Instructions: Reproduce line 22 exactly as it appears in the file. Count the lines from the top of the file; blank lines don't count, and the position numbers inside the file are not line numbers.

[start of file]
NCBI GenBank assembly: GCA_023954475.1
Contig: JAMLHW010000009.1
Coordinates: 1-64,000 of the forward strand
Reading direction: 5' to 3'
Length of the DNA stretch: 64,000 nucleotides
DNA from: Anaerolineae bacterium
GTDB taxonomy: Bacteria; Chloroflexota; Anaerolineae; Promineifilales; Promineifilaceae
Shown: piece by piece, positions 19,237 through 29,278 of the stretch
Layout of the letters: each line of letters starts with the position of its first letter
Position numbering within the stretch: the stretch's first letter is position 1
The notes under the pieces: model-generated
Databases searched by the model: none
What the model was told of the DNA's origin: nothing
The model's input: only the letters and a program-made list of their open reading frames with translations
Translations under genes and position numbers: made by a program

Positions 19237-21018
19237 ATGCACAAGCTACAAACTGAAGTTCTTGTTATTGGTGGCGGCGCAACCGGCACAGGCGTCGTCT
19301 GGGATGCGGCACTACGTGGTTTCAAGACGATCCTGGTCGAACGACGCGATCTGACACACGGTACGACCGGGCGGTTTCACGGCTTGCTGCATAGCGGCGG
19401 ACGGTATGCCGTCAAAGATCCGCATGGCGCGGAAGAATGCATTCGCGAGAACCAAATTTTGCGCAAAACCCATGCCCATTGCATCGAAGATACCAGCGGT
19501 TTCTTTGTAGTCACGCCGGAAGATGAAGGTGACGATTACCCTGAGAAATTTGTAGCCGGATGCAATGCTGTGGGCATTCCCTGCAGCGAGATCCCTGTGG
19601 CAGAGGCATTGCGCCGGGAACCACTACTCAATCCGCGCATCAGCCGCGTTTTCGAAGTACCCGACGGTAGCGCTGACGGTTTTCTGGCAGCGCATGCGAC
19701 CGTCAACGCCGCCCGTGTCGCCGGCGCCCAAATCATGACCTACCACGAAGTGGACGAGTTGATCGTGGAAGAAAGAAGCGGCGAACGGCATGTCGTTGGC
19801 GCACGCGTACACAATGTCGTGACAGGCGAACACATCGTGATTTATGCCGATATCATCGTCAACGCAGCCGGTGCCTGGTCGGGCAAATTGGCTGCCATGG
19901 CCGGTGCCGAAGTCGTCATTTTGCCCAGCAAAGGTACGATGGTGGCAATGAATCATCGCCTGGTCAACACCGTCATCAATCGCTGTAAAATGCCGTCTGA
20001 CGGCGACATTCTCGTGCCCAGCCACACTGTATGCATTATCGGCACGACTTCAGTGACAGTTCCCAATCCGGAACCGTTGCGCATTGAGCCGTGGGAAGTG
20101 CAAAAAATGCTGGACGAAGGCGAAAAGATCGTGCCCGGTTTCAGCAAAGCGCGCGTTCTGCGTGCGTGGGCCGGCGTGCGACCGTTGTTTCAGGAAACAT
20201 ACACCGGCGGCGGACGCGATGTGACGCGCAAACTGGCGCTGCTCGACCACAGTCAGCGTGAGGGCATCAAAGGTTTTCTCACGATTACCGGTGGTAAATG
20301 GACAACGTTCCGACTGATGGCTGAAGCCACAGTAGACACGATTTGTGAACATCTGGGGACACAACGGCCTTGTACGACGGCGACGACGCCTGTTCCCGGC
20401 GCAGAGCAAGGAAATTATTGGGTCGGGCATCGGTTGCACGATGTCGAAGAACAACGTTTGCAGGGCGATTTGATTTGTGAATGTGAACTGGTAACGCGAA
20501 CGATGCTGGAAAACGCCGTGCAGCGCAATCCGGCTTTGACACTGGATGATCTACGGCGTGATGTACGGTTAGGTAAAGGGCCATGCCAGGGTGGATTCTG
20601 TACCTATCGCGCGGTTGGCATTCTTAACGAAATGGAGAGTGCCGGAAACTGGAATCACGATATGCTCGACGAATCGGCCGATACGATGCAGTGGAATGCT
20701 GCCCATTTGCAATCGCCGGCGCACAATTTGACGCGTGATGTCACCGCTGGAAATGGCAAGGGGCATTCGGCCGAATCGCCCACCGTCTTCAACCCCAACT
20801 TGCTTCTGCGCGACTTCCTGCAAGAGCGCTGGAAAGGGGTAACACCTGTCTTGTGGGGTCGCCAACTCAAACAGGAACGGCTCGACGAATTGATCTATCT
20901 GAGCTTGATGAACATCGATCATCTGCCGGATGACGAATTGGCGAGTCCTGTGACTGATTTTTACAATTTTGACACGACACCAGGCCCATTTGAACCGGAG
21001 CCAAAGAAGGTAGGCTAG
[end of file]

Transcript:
19701 CGTCAACGCCGCCCGTGTCGCCGGCGCCCAAATCATGACCTACCACGAAGTGGACGAGTTGATCGTGGAAGAAAGAAGCGGCGAACGGCATGTCGTTGGC